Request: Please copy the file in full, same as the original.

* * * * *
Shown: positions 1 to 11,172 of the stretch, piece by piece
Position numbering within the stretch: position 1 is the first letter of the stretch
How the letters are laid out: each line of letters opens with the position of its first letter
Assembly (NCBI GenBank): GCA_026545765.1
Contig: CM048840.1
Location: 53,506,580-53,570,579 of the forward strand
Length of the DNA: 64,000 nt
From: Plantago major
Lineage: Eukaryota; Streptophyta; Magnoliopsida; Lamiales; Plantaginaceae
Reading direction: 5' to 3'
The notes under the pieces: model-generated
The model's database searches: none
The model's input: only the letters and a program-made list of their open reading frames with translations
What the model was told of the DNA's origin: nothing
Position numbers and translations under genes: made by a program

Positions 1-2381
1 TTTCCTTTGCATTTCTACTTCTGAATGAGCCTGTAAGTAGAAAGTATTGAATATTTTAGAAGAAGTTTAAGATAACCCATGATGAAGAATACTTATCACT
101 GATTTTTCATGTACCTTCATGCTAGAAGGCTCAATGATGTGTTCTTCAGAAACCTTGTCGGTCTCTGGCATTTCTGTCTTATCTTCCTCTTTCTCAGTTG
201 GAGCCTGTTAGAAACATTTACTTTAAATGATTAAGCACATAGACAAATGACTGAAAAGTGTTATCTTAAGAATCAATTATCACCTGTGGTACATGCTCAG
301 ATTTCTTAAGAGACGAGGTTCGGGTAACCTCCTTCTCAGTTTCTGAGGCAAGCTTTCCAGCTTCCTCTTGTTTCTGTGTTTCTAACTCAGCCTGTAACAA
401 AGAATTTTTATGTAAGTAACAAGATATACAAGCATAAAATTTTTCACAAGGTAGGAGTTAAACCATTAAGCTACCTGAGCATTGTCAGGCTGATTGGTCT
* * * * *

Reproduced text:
Shown: positions 1 to 11,172 of the stretch, piece by piece
Position numbering within the stretch: position 1 is the first letter of the stretch
How the letters are laid out: each line of letters opens with the position of its first letter
Assembly (NCBI GenBank): GCA_026545765.1
Contig: CM048840.1
Location: 53,506,580-53,570,579 of the forward strand
Length of the DNA: 64,000 nt
From: Plantago major
Lineage: Eukaryota; Streptophyta; Magnoliopsida; Lamiales; Plantaginaceae
Reading direction: 5' to 3'
The notes under the pieces: model-generated
The model's database searches: none
The model's input: only the letters and a program-made list of their open reading frames with translations
What the model was told of the DNA's origin: nothing
Position numbers and translations under genes: made by a program

Positions 1-2381
1 TTTCCTTTGCATTTCTACTTCTGAATGAGCCTGTAAGTAGAAAGTATTGAATATTTTAGAAGAAGTTTAAGATAACCCATGATGAAGAATACTTATCACT
101 GATTTTTCATGTACCTTCATGCTAGAAGGCTCAATGATGTGTTCTTCAGAAACCTTGTCGGTCTCTGGCATTTCTGTCTTATCTTCCTCTTTCTCAGTTG
201 GAGCCTGTTAGAAACATTTACTTTAAATGATTAAGCACATAGACAAATGACTGAAAAGTGTTATCTTAAGAATCAATTATCACCTGTGGTACATGCTCAG
301 ATTTCTTAAGAGACGAGGTTCGGGTAACCTCCTTCTCAGTTTCTGAGGCAAGCTTTCCAGCTTCCTCTTGTTTCTGTGTTTCTAACTCAGCCTGTAACAA
401 AGAATTTTTATGTAAGTAACAAGATATACAAGCATAAAATTTTTCACAAGGTAGGAGTTAAACCATTAAGCTACCTGAGCATTGTCAGGCTGATTGGTCT